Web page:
It seems that every day we’re getting new warnings about the state of the Canadian economy. The latest one came from the Organization for Economic Co-operation and Development, which cut its growth projection for Canada from 2% to 1.4%. Other forecasts are even dimmer.
Yet there’s one company that seems to be bucking the trend: Canadian Tire Corporation Limited (TSX:CTC.A). The company just released its results for the fourth quarter of 2015, and profit actually increased to $3.01 per share, up 17% year over year.
And the weak Canadian economy was not Canadian Tire’s only headwind. The company is also dealing with a warm winter, which means people are buying fewer items to deal with the weather. The weak Canadian dollar doesn’t help either. To top it all off, the fourth quarter had one fewer week than in the previous year.
So how exactly did the company pull off such impressive results?
Not as immune as you’d think
There are a bunch of reasons why Canadian Tire does well even when the economy is doing poorly.
First of all, the company’s flagship stores don’t exactly sell premium products. So if the Canadian consumer is struggling, he might actually be more likely to spend money at the local Canadian Tire. Furthermore, when people are struggling, they’re more likely to maintain their old car than buy a new one. This provides another boost for Canadian Tire’s products and services.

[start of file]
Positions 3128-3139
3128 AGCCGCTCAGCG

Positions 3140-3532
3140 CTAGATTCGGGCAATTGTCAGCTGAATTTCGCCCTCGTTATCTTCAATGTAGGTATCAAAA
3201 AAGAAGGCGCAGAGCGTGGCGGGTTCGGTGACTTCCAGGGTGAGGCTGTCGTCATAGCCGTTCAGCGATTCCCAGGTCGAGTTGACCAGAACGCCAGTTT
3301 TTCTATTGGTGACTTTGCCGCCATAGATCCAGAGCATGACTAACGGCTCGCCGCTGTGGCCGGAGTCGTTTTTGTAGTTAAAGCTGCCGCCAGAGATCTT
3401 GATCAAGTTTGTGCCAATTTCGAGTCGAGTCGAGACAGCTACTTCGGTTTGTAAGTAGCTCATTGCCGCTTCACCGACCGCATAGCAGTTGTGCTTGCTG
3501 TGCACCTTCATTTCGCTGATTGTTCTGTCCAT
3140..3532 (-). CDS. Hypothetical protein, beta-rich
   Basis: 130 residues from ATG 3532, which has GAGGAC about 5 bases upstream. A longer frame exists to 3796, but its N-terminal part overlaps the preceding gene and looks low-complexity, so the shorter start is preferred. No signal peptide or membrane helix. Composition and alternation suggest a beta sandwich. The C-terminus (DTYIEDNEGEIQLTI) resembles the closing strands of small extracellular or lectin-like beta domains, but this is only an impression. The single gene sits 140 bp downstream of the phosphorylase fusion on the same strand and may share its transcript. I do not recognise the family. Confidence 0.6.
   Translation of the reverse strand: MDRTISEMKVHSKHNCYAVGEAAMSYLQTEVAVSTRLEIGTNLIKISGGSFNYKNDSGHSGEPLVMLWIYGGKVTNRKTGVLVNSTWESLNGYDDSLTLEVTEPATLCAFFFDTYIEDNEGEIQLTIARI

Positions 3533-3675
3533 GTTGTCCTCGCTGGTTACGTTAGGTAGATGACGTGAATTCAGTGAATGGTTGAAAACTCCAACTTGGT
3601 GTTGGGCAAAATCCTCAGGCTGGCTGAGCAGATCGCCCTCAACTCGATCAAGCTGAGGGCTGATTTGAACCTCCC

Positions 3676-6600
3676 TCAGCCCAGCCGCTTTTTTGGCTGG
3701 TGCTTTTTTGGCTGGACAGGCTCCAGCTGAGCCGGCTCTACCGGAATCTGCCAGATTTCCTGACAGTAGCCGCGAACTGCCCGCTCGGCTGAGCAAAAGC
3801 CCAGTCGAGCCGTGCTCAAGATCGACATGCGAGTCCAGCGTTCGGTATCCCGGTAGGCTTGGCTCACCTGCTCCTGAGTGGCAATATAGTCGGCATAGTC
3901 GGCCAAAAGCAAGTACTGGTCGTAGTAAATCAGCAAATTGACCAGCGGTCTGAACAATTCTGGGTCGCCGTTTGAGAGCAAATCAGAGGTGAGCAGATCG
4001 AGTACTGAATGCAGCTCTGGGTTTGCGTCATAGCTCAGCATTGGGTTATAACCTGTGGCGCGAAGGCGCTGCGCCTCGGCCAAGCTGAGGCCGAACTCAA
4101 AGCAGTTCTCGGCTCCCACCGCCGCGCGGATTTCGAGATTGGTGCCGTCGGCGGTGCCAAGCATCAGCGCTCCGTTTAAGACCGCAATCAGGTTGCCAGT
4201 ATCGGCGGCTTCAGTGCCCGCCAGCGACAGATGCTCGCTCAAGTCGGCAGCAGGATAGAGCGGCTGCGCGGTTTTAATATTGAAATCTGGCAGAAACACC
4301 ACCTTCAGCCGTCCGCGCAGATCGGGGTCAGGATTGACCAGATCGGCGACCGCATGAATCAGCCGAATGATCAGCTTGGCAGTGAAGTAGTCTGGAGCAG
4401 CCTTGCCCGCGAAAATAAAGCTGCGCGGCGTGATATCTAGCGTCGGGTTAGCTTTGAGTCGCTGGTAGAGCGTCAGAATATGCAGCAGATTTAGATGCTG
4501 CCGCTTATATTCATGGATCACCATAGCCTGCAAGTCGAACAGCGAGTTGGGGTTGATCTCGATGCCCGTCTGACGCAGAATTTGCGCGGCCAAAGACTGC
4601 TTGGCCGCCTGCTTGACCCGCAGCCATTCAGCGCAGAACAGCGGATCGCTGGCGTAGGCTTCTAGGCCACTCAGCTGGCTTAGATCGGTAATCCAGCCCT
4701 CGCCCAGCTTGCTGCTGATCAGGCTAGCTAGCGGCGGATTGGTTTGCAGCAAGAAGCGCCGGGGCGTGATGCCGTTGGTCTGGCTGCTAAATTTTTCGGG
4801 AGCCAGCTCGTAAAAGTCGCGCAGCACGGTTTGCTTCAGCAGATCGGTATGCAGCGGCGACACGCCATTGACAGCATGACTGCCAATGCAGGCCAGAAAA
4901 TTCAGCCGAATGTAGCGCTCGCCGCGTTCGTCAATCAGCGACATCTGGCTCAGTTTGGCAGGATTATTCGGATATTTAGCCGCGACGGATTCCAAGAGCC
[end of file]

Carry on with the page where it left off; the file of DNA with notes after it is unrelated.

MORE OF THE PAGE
To put this in perspective, the company’s sales fell by less than 5% in 2009, a year when the Canadian unemployment rate ballooned from 6.1% to 8.3%. Or if you go back even further, the company actually grew into a retailing giant during the 1930s. Few other retailers can say the same thing.
There are other reasons why Canadian Tire does well in this environment. The petroleum business is getting a nice boost simply because gas prices have not declined nearly as much as oil prices. Low oil prices also incentivize people to drive their cars more, thus boosting demand for gasoline and car maintenance.
Some strong trends
There are a couple of other reasons why Canadian Tire posted such positive numbers.
First is the performance of Sport Chek, the largest sporting goods retailer in the country, which increased same-store sales by more than 6% in 2015. This is very promising, since Sport Chek still has more room for growth; it does not face the same kind of saturation that Canadian Tire’s flagship stores do.
Secondly, Canadian Tire has done an excellent job taking costs out of the system. In the fourth quarter, SG&A costs fell by $50 million year over year, a decrease of nearly 6%.
A solid choice
Canadian Tire might seem a little scary right now simply because it has zero international exposure. In other words, it is entirely dependent on Canada for its revenue and income.
But to look at this stock as risky would be very short-sighted. So if you’re looking for some safety in your portfolio, this is a very compelling option.